This is the first of a three-part series that over the next five months will chronicle the author’s effort to understand our relationship to the animals we eat. It will be at times unflinching, yet enlightening.
Four years ago, when my husband and I began trying to hunt, gather and grow as much of our own food as possible, we instituted a barnyard rule of one new species per year. Year one, naturally, was chickens — everyone’s introductory livestock. The next year was turkeys. Year three, buoyed by our success with chickens and turkeys, we made an exception and got both ducks and bees.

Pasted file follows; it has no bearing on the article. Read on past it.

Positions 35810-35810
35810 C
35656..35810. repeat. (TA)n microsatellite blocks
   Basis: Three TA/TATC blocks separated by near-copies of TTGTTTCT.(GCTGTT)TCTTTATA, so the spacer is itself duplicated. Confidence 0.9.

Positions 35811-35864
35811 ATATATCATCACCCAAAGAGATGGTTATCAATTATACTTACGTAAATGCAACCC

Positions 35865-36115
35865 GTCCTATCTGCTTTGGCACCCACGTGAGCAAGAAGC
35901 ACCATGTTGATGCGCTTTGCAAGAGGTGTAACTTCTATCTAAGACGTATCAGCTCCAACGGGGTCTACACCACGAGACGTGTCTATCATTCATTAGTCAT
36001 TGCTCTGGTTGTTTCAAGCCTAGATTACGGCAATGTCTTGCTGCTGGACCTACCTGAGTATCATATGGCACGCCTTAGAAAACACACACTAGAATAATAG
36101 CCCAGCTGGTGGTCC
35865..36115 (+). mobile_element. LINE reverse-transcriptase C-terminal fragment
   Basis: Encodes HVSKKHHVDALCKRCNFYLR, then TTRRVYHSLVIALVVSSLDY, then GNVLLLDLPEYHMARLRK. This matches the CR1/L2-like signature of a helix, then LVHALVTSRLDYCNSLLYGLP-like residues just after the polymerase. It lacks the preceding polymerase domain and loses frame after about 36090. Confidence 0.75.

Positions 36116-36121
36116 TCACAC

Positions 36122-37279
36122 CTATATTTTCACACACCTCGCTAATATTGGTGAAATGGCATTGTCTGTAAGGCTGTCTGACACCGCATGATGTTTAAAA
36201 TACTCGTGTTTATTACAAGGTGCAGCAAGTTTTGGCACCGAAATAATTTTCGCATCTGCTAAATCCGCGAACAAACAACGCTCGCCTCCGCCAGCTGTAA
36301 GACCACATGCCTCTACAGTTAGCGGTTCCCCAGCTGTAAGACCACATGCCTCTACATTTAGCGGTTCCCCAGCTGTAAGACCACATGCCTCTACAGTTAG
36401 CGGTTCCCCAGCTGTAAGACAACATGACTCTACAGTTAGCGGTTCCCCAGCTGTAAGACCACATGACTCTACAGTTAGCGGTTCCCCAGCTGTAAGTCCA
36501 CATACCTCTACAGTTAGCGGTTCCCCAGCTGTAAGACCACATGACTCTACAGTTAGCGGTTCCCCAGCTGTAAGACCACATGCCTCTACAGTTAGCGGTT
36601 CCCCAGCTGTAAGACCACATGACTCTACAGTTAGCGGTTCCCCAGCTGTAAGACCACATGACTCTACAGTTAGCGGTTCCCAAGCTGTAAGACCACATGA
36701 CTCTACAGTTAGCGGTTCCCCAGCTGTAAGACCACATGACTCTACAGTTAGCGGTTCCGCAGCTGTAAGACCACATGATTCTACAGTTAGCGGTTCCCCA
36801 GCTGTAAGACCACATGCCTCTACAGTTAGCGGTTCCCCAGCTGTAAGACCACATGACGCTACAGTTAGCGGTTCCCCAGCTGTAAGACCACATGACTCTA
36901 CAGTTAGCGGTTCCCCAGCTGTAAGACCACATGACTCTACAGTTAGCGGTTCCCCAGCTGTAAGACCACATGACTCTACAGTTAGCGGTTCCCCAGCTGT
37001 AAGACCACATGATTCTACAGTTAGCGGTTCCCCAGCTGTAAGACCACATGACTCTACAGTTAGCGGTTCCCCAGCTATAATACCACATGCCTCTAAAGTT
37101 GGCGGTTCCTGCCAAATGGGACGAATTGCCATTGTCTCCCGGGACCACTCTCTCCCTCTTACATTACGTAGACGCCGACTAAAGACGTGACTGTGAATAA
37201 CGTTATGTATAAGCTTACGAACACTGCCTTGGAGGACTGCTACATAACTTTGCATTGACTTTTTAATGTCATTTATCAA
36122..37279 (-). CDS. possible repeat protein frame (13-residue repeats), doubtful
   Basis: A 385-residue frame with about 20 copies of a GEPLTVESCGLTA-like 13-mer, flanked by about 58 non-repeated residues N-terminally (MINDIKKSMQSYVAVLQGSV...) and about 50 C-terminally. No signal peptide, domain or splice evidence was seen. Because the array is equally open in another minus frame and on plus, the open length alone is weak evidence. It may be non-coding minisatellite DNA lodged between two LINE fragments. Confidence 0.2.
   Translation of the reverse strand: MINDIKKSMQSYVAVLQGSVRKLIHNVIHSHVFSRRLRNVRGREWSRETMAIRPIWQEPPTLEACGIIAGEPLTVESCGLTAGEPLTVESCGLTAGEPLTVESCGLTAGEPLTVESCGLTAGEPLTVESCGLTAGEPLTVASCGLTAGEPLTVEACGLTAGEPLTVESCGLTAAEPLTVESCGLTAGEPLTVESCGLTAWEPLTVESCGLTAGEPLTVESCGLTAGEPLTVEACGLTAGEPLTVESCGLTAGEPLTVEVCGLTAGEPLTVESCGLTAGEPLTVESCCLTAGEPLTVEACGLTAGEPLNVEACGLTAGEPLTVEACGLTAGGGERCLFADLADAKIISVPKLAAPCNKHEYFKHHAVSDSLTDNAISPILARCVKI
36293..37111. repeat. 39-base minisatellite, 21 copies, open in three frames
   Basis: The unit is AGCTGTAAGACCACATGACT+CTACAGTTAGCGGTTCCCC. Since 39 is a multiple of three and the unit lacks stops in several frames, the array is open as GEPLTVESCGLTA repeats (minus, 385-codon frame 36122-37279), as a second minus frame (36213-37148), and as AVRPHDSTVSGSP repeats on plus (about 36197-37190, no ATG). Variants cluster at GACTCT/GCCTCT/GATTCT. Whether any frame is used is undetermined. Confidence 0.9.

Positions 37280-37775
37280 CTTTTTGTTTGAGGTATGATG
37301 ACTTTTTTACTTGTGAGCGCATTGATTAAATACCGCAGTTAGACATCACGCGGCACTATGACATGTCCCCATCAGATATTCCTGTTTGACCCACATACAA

This year, humbled by trouble with ducks and bees, we’re back to one. Our fondness for bacon, coupled with our aversion to daily milking, made pigs the obvious choice. We’re not alone. Although backyard pigs fly under the USDA radar, and there are no statistics, anecdotal evidence indicates that home sties are on the rise. Walter Jeffries, proprietor of Sugar Mountain Farm in Vermont, sells pasture-raised piglets and reports an uptick in business. “With the recent recession we have seen an increase in the number of people interested in raising a summer pig,” he says.